BU Arts & Sciences researchers, artists, and scholars, led by faculty members but including graduate and undergraduate students, work diligently and creatively to tackle problems related to pressing global challenges. These challenges include climate change and sustainability, urbanization and urban life, understanding the human mind and behavior, harnessing the computational and data sciences to benefit individuals and society, and applying the wisdom and insights of the humanities to inform our sense of being members of the human community.

In 2018/19, BU Arts & Sciences saw continued progress in all of these areas. We also continued to make structural improvements to important laboratory and research facilities, with one huge announcement in particular that will catalyze future research, teaching, and collaboration:

The goal in building the Center for Computing & Data Sciences, as well as hiring many promising new faculty members in both departments in recent years, is to help two of BU’s strongest programs become global leaders.

A Stunning New Home for Computational and Data Sciences

In the fall of 2018, BU announced plans to launch perhaps its most ambitious building project to date: the 19-story Center for Computing & Data Sciences. The building, which will house the CAS departments of Mathematics & Statistics and Computer Science, will be a work of art. With a bold design that resembles a work of modern art, the building will include stunning views from patios that jut out in multiple directions, airy meeting spaces, sloping concourses, and state-of-the-art classrooms and labs.

At 305 feet, the building will be the tallest on the Charles River Campus, surpassing the Student Village II dormitory at 33 Harry Agganis Way.

In explaining this massive investment in computer science and mathematics and statistics, University Provost Jean Morrison noted that BU saw a 23 percent increase in teaching credit hours for math and statistics from the 2006/2007 to the 2016/2017 academic year, according to BU Today. And we saw a huge 266 percent increase in hours for computer science during that same time period, as students flocked to both of these majors that are of critical importance to the global economy. The goal in building the Center for Computing & Data Sciences, as well as hiring many promising new faculty members in both departments in recent years, is to help two of BU’s strongest programs become global leaders. The new space will catalyze further research collaboration and benefit not just researchers in the two departments but also researchers from across CAS and BU who collaborate through the Hariri Institute for Computing, which will also be housed in the new facility.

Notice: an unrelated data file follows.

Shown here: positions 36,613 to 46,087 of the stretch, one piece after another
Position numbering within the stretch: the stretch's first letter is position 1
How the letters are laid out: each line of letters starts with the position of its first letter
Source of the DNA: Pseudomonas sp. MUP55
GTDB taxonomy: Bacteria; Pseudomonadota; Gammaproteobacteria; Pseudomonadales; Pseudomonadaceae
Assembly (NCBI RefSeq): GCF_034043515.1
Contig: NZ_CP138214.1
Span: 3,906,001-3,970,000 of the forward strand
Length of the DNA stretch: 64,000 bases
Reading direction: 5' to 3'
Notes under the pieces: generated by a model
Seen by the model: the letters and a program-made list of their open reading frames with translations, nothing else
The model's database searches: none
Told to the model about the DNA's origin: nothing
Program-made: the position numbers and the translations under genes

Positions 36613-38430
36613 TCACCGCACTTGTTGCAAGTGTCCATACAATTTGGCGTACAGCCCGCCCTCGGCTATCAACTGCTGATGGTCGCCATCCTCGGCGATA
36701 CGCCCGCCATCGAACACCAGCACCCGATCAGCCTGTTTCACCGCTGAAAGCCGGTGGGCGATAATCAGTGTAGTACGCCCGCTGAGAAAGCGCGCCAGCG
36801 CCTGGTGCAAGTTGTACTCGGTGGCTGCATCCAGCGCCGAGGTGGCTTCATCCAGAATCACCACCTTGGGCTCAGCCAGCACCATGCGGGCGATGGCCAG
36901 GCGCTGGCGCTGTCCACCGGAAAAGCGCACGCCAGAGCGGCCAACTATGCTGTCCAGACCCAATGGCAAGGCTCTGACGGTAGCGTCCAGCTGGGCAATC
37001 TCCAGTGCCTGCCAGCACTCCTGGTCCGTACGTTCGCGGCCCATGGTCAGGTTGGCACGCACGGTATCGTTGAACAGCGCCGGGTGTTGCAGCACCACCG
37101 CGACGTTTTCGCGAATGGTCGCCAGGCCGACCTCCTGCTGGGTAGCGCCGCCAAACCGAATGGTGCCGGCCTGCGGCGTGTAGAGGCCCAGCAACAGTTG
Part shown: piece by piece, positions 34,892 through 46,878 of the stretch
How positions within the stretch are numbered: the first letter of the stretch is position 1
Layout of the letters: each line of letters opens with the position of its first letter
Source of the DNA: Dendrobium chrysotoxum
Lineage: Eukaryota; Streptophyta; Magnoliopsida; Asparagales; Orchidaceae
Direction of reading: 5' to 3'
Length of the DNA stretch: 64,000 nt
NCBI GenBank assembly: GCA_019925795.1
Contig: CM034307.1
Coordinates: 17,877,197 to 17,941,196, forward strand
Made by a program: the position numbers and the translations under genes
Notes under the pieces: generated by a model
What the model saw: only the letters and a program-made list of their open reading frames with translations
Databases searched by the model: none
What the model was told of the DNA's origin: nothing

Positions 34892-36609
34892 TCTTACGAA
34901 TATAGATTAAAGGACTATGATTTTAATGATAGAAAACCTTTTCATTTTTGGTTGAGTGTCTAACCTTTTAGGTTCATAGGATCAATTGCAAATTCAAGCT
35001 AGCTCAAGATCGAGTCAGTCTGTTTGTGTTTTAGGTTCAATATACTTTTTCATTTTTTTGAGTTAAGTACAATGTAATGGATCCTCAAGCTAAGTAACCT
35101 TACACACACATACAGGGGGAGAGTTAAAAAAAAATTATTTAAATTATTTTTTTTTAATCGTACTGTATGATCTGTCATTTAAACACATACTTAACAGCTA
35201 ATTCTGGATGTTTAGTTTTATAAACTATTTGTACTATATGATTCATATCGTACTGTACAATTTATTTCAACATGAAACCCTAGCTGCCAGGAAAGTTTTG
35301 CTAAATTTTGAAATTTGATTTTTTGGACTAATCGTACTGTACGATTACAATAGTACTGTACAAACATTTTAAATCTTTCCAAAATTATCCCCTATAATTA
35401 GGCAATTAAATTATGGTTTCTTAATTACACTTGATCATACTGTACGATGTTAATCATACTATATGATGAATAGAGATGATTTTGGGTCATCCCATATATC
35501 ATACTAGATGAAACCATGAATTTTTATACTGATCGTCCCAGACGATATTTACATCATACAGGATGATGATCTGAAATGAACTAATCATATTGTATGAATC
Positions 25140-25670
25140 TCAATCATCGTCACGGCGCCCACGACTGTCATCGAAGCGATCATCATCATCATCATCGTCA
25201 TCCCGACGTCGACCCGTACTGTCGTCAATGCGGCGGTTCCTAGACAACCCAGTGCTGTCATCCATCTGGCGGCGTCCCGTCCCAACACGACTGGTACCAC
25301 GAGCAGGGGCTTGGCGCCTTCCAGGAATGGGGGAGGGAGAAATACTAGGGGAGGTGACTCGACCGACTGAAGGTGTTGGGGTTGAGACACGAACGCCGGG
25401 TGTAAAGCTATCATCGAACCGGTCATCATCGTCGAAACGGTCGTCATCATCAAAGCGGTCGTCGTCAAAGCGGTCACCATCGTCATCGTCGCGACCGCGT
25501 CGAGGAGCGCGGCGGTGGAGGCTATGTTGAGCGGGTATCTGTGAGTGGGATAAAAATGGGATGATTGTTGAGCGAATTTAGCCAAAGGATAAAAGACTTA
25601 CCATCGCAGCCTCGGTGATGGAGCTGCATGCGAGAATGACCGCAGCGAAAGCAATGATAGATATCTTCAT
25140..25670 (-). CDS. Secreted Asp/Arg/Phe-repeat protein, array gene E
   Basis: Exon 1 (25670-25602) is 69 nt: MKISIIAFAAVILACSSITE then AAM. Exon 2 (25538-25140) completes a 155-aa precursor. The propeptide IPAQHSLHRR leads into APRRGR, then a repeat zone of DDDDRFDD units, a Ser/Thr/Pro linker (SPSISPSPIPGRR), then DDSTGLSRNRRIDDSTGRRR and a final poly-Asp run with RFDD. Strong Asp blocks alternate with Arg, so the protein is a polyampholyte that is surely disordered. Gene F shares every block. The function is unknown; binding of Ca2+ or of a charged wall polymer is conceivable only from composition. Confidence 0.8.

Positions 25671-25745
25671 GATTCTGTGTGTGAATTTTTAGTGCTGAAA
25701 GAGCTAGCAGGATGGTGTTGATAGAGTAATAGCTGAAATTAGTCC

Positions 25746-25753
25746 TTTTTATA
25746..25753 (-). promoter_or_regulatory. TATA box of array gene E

Research Highlights and Awards

This past year, Arts & Sciences researchers won a range of prestigious awards that put them at the top of their fields:

  • Lecturer Sigrid Nunez of the Creative Writing Program won the National Book Award for best fiction for her work The Friend. She was one of 25 finalists selected from 1,637 books submitted for consideration.
  • The American Chemical Society (ACS) named Associate Professor of Chemistry Malika Jeffries-EL an ACS Fellow. Fellowship is a lifetime designation that only two percent of the ACS membership can claim. The organization recognized her research into organic semiconductors and her work diversifying the chemical workforce through mentorship and student training.
  • Associate Professor of History Cathal Nolan won the Gilder Lehrman Prize for Military History for The Allure of Battle: A History of How Wars Have Been Won and Lost. The award recognizes the best book on military history in the English-speaking world.
After 20 years of partnering with Lowell Observatory of Flagstaff, Arizona in the use of the 72-inch (1.83 m) Perkins Telescope, located on Anderson Mesa some 20 miles outside Flagstaff, Boston University became the sole owner and operator of the telescope. Renamed “The Perkins Telescope Observatory” or PTO for short, the telescope continues to experience heavy usage by faculty, students, and scientists in the Astronomy Department.
  • Computer Science Assistant Professor Emily Whiting won a 2019 Sloan Research Fellowship. The coveted fellowship was given out to 126 early-career scholars who represent the most promising scientific researchers working today.
  • Associate Professor of Japanese Art and Architecture Alice Tseng served as an expert consultant to an upcoming Japanese print exhibit at the Museum of Fine Arts in Boston, tentatively titled “Royal Celebrations: Japanese Prints and Postcards.” It explores the visual culture of imperial enthronements, weddings, births, and state visits.
  • Associate Professor of Classical Studies James Uden, who specializes in ancient literature, won an Andrew W. Mellon Foundation New Directions Fellowship, which supports scholarship in the humanities. Uden’s upcoming book will discuss how literature, culture, and medicine intersected during the Roman Empire.
  • Professor of Biology Jerry Chen received $4.6 million in grants from the National Institutes of Health to study microscopy technologies and how the brain assembles memory.
  • Professor of International Relations and Political Science Vivien Schmidt won a Guggenheim Fellowship to research her upcoming book on the populist revolt sweeping across the United States and much of Europe—Donald Drumpf’s election, Brexit, and strongman-types elected from Hungary to Poland to Italy.
  • The National Academy of Engineering elected Professor of Physics and Engineering David Bishop as one of its members. Bishop, a pioneer in high-capacity optical switch technology, became one of just three members of the NAE at BU.
  • Professor of Computer Science Leonid Levin, an expert on complex algorithms and information theory whose theories and discoveries have helped shape modern computational science, was elected to the National Academy of Sciences.